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27 Feb, 2024

CEO Update - Q1 2024

BankOnIT Strengthens Its Advisory Board.

We are excited to announce the addition of Roger Beverage to the BankOnIT Advisory Board.

With over 40 years of experience in the financial industry, including former positions as the CEO of both the Nebraska and Oklahoma Bankers Associations, co-founder and board member of Friends of Traditional Banking, and the Director of the Department of Banking for the State of Nebraska, Roger brings valuable knowledge of the banking industry to our team. Welcome Roger,  your expertise will benefit BankOnIT and client bankers.RogerBeverage

Regulators See Gaps In Third-party Risk Management.

Federal Reserve Vice Chair Michael Barr commented in January1 that cyber threats are constantly evolving and regulators expect threats to become increasingly disruptive as technology advances and our financial system becomes more interconnected. Barr also commented that regulators “have historically seen gaps” with regard to third-party risk management. He also stated that all Federal bank regulatory agencies adopted interagency guidance last year on management of third-party risk. The guidance is meant to help banks as they strengthen their risk management and may be found here: Interagency Guidance on Third-Party Relationships: Risk Management.

Three Major Corporations Are Setting Regulatory Disclosure Expectations.


Defense company Lockheed Martin, oil field services provider Schlumberger, and equipment rental company United Rentals are the first major businesses to file annual 10-K reports that meet the SEC’s requirement for expanded cyber risk and oversight disclosures. They are setting early expectations for how much companies must disclose about their cybersecurity programs according to an article in the Wall Street Journal.3

Microsoft disclosed a cyber incident that compromised senior executives’ email accounts; it too will set expectations for disclosures regarding cyber incidents.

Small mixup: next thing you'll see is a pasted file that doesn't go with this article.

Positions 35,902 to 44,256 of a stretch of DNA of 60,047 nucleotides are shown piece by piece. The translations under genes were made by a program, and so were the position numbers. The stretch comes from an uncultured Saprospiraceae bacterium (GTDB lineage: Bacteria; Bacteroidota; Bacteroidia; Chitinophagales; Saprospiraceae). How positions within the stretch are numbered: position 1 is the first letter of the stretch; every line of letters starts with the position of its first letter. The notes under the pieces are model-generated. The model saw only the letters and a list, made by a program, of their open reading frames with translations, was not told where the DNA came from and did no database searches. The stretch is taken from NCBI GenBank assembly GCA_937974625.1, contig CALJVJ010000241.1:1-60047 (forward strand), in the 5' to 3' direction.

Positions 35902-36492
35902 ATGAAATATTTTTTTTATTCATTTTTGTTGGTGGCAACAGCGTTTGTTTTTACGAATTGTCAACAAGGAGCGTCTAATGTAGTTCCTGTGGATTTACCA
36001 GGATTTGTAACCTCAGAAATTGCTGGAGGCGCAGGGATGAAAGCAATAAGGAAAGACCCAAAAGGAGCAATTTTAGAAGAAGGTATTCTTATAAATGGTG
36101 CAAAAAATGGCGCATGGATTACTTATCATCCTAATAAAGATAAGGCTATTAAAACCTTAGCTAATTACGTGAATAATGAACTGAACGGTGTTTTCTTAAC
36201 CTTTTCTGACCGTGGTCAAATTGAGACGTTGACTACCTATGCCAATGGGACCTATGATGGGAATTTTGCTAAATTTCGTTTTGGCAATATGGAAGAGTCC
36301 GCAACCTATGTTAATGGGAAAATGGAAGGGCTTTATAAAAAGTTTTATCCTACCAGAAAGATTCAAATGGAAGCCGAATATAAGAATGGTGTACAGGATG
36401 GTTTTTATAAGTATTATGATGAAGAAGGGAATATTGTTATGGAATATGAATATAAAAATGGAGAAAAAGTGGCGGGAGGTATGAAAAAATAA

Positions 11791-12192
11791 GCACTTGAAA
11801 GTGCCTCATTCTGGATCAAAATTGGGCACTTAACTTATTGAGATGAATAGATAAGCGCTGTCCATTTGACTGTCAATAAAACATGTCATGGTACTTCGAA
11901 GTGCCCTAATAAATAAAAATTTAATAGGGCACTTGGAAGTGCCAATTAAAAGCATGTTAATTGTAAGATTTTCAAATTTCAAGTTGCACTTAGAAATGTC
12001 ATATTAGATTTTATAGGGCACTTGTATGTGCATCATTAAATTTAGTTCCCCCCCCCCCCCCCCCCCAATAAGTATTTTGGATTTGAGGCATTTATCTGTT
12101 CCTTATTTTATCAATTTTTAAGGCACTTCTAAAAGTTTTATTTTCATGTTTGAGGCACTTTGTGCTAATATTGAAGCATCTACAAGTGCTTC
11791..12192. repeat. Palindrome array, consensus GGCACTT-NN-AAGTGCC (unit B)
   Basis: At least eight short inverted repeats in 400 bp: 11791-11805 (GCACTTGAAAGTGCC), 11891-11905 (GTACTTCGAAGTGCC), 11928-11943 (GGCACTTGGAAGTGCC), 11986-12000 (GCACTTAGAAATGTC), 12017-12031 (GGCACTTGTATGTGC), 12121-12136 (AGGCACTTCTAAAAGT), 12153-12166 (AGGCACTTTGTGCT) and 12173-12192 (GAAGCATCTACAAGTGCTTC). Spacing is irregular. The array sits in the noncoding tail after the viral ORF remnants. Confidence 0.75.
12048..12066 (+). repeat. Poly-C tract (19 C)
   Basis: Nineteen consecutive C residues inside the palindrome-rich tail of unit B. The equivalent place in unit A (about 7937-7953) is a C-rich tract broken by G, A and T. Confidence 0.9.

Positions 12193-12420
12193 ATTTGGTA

Companies must now assess the latent business impact of cybercrime and materiality to report in order to meet new SEC requirements.

Phishing and Business E-mail Compromise.

When a targeted individual sees an email from someone they know, trust, and like the individual being targeted is more likely to open the e-mail, and that is what cyber attackers are counting on. Often the email may come from a legitimate sender who has had their email account access compromised, such as an individual at a state trade association, a CPA firm, or other known individuals. We’ve previously written about this type of attack (originally in January of 2021 Malicious Emails From People You Know, Trust and Like (bankonitusa.com), and the following page has some statistics from the F.B.I. on this type of attack. Business Email Compromise: The $50 Billion Scam (ic3.gov).

The cyber attackers’ goal is to transfer money out of your institution to an account that is controlled by the cyber attackers, typically organized crime. You and your clients may be at risk for this type of attack. The F.B.I. has a webpage that provides a description about Business Email Compromise and contains a few tips that are appropriate for sharing with customers here: Business Email Compromise — FBI.

Is Your Institution Using Social Media? Make Sure You Are Also Using Multi-Factor Authentication.

Financial Institutions utilize social media to connect with customers and prospects by providing informative and engaging content while celebrating the successes of their communities. However, it also attracts bad actors whose goal is to take advantage of your financial institution.

It’s a Reputational Risk for Your Institution.